Thursday, September 30, 2010

Mercurial diff folding in Vim

I use Merurial a TON these days. One of the things I like to do is to view incoming patches before I pull and update them. Typically, I would hg in --patch | gvim - and browse the diff that way. However, when pulling in several of changesets which modify potentially dozens of files, the output can be quite lengthy.

At first I started to tackle this by just folding hunks, files, and changsets as I browsed through the output. This got to be ridiculously time consuming though. So, one afternoon, I decided to figure out how to make a vim plugin which would do this for me. Here is the result.

Pretty soon, I found myself using this for diffing changesets and managing my mq patches as well. Try it out and let me know what you think!

The script is also in my vimstuff bitbucket repo.

P.S. Be gentle as I am definitely still a beginner when it comes to writing vim scripts :)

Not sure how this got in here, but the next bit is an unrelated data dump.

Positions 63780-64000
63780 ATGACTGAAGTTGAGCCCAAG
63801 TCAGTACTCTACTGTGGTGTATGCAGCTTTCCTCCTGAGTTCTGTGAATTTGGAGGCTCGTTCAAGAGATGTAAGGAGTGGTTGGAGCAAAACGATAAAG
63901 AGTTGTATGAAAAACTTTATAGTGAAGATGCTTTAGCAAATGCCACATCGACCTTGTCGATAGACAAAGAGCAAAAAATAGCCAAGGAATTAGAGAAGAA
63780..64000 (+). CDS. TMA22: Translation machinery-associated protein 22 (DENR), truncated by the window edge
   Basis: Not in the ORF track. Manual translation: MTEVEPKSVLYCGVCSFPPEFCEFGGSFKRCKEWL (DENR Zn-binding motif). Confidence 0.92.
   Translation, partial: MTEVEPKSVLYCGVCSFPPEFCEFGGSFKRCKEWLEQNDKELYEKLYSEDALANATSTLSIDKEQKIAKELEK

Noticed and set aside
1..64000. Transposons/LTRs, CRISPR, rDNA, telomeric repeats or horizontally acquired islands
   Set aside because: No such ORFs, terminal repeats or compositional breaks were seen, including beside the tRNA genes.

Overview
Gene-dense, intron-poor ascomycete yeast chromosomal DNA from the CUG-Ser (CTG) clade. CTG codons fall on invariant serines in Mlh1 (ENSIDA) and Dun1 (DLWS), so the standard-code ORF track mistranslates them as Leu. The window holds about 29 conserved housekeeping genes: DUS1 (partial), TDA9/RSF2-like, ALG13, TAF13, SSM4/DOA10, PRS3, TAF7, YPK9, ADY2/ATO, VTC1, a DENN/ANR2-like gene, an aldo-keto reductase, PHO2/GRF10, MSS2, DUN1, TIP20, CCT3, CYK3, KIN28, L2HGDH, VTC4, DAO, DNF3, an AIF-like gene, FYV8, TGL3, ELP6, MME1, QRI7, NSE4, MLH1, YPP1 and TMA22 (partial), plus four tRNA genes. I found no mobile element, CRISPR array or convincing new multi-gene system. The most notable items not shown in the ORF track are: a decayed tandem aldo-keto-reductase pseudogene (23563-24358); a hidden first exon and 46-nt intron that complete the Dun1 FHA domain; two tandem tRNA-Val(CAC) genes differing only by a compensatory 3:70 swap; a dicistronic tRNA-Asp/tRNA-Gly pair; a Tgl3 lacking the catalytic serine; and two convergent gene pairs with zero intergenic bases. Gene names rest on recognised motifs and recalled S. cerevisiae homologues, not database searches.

Saturday, July 10, 2010

I'm Back!!! (I hope)

Man, has it been a long time since I have updated my blog...

First, let me say that this last year has been really crazy for me. I bought my first house, which has been quite an adventure. There went a couple months of moving and just adjusting to having all the responsibilities of home ownership. Then there was getting a puppy to complete the first house and new fenced-in backyard. That lead to another couple months of getting the puppy adjusted to a new home, doing the important puppy training classes, and replacing destroyed toys and furniture.

All of that has been a lot of fun, but that still leaves quite a few months of not updating my blog. Which leads me to the real reason for being too busy to blab here:

After many many months of planning, programming, testing, and bug fixing, NovaShield has finally released the 3.0 version of our behavior-based anti-malware product.

We are all extremely happy with it and are proud to say that the 3.0 version of NovaShield is probably about the most awesome thing we've ever produced.

For those interested, here are some of the highlights for the new version:
  • Totally rewritten in C/C++
  • Significantly improved detection and remediation engines
  • Decreased false positives
  • Huge performance and memory improvements
  • GUI is smaller, faster, has a nicer look and feel